• Favorite GE engine?

  • Discussion of General Electric locomotive technology. Current official information can be found here: www.getransportation.com.
Discussion of General Electric locomotive technology. Current official information can be found here: www.getransportation.com.

Moderators: AMTK84, MEC407

  by emd_SD_60
 
Here's a bigger pic of the U30CG:

Image

It looks like tin panels were used on the sides, doesn't it?

  by LCJ
 
emd_SD_60 wrote:It looks like tin panels were used on the sides, doesn't it?
Maybe the G stood for galvinized.

  by thebigc
 
SRS125 wrote:I think the U30CG's were sold to Amtrak from there who knows.
The U-30-CGs were traded in to GE on a C-30-7 order and scrapped.

Circa 1978-79.

  by pgengler
 
7 Train wrote:The late, great E60.
I second that, though I have no idea why. The E-60s were generally before my time (at least, before I had much of an interest in railfanning and the ability to do anything about it). Inexplicably, I find myself strangely drawn to them.

  by thebigc
 
pgengler wrote:
7 Train wrote:The late, great E60.
I second that, though I have no idea why. The E-60s were generally before my time (at least, before I had much of an interest in railfanning and the ability to do anything about it). Inexplicably, I find myself strangely drawn to them.
The E-60-CH's were good pullers for sure and had roomy cabs compared to the A7's. That's about it for the good points. The ride quality was, well, breathtaking to say the least. And self-lapping brake valves are best suited for freight service. I guess GE had Amtrak's demise in mind when they designed these rats. GE must have forgot that 15 years prior they built the E-44 which was still soldiering away in freight and probably would have seen another 20 years of service had CR not pulled the plug on electric freight service. No pun intended, of course. :wink:

Forget the G. The E-44 was the electric freight loco of the PRR!

  by F40CFan
 
Maybe the G stood for galvinized.
The G stood for steam Generator equipped for passenger service.

  by LCJ
 
Ah! Thanks for clearing that up.
  by Allen Hazen
 
ThebigC--
It's nice to hear somebody speak up for the E-44; I've long had a soft spot in my heart for it!
The end of electric freight operations was surprising (and I can't help think unfortunate: in this age of environmental concern, it would surely be a good thing for the United States to have at least a protype/pilot model of a non-internal-combustion railroad operation, at least for comparative purposes, and the ex-PRR could have provided one!). In the first couple of years of Conrail there was even talk of extending the electrification, and GE I think rebuilt one E-44 with state-or-the-art "innards": something they wouldn't have bothered to do if they hadn't thought a big (rebuilding or new unit) order from Conrail was possible.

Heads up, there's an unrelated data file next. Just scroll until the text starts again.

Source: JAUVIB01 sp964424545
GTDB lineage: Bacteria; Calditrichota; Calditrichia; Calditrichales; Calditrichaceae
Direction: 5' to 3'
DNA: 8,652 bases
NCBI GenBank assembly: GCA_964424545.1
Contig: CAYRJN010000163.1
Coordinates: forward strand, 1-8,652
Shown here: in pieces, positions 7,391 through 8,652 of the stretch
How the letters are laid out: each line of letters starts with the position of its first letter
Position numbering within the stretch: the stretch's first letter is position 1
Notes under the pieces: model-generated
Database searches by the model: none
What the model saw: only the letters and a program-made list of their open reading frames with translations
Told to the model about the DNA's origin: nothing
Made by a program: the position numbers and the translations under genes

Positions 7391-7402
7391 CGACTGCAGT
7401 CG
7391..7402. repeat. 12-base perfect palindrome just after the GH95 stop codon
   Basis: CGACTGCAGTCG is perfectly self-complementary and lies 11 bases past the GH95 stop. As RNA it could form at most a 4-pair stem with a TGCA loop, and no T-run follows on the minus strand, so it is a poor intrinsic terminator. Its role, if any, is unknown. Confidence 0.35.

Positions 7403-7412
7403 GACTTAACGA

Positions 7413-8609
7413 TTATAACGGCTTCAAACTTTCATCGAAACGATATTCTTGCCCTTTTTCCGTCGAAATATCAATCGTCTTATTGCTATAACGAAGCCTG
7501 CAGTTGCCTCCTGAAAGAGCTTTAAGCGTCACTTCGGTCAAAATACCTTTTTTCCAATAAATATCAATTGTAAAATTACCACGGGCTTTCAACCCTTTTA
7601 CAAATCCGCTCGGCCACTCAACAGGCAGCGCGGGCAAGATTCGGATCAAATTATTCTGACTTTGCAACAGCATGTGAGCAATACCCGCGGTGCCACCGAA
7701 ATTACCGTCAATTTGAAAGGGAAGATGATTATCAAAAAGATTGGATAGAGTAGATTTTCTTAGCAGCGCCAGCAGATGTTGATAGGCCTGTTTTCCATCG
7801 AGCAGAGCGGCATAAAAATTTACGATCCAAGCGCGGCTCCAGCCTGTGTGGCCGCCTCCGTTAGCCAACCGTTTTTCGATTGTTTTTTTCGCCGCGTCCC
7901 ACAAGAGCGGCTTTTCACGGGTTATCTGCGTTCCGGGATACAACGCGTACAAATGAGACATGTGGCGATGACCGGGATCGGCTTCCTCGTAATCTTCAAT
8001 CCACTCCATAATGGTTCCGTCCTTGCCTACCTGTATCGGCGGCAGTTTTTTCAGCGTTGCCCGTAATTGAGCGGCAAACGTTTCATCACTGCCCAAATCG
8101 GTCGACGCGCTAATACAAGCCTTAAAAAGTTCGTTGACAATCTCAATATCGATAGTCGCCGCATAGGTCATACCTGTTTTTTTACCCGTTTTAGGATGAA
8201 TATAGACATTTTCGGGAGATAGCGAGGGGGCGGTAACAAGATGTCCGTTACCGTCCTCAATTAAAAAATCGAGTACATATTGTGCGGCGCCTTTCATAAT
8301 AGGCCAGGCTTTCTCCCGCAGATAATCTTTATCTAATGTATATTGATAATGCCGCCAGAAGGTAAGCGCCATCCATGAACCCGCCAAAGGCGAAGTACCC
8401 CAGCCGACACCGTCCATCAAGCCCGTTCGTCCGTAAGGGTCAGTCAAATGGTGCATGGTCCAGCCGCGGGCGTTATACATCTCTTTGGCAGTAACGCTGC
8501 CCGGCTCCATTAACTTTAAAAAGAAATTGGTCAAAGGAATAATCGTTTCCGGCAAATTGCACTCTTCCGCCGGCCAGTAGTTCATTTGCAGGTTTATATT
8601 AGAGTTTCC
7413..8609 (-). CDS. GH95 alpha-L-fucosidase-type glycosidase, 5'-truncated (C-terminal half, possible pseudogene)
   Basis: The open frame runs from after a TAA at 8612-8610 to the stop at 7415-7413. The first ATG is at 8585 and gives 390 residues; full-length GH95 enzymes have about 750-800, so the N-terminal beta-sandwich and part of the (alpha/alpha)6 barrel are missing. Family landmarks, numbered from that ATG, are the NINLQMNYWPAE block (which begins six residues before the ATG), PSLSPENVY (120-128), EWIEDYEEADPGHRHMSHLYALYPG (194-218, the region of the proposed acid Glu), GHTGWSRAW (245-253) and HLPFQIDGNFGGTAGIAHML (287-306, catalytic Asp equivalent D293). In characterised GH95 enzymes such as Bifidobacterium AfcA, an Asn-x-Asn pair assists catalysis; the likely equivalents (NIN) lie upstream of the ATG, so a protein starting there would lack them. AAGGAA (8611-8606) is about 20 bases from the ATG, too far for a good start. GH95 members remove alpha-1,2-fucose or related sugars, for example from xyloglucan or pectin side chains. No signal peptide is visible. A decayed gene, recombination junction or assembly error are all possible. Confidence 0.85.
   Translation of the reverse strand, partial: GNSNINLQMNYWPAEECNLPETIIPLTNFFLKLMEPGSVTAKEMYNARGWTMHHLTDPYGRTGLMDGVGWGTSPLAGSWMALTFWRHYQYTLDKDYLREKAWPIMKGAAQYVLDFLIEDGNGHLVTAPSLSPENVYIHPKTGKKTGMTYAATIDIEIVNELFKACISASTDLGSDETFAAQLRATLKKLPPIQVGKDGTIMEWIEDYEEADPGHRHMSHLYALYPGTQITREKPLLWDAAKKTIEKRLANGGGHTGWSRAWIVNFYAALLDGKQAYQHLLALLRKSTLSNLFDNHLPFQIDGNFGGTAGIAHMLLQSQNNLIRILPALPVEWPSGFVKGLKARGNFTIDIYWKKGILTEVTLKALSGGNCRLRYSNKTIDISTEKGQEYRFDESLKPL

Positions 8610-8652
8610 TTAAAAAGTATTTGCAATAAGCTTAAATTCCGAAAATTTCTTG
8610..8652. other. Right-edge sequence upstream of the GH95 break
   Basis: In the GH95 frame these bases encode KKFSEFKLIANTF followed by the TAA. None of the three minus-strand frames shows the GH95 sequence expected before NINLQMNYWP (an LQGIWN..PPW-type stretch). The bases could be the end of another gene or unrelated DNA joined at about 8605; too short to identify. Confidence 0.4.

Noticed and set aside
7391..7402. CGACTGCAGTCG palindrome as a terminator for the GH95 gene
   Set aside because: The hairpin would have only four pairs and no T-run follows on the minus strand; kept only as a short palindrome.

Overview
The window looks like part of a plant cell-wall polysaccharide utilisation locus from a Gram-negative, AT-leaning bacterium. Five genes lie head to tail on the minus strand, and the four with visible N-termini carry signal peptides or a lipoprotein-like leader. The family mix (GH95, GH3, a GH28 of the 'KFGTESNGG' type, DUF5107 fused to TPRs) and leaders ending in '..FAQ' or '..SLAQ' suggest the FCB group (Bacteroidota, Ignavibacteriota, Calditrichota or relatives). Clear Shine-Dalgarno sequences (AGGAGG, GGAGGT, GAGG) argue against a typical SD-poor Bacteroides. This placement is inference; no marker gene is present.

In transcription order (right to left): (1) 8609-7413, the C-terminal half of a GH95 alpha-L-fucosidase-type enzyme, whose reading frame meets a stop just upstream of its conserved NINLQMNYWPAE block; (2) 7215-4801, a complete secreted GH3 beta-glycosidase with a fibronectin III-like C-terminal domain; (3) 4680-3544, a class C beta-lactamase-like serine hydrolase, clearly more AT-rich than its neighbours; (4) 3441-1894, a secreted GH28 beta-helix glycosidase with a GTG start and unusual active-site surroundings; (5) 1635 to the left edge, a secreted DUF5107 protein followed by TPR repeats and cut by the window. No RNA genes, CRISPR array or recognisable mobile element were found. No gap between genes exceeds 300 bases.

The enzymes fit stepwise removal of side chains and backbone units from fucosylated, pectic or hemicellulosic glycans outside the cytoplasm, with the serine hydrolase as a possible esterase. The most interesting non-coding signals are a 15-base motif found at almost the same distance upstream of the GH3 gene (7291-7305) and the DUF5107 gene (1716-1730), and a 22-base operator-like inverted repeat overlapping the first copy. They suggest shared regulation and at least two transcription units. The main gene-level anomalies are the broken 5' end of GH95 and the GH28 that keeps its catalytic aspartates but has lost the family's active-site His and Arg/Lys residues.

I think what happened was that Amtrak wanted freight off the Northeast Corridor, and without the NYC-Washinton main line, the remainder of the electrified system was not viable: to continue electrified freight operation, Conrail would have had to put up new wires over its non-PRR freight routes (and even, since Corridor freight south of Philadelphia was moved onto trackage rights) over the B&O Washington-Philly line!
Sad.
At least we have one E-44 left, at the Railroad Museum of Pennsylvania in Strasburg. I had a few melancholy moments when I visited it, remembering better days.
  by LCJ
 
Allen Hazen wrote:I think what happened was that Amtrak wanted freight off the Northeast Corridor, and without the NYC-Washinton main line, the remainder of the electrified system was not viable: to continue electrified freight operation, Conrail would have had to put up new wires over its non-PRR freight routes (and even, since Corridor freight south of Philadelphia was moved onto trackage rights) over the B&O Washington-Philly line!
I'm not sure Amtrak necessarily wanted freight off of their lines. I believe they just wanted more for it than CR was willing to pay. First off, the rates for using electric power were increased, leading to CR abandoning electric ops in the early '80s. On top of the power usage charges, CR would have had to put more capital into new or rebuilt motors. That souped-up E44 Allen mentioned was a demonstrator, I guess, for what would be needed in the future if the electric ops were continued.

I don't believe Conrail ever seriously considered extending electrification. Yikes! The capital required! Nowhere near enough return on such an investment.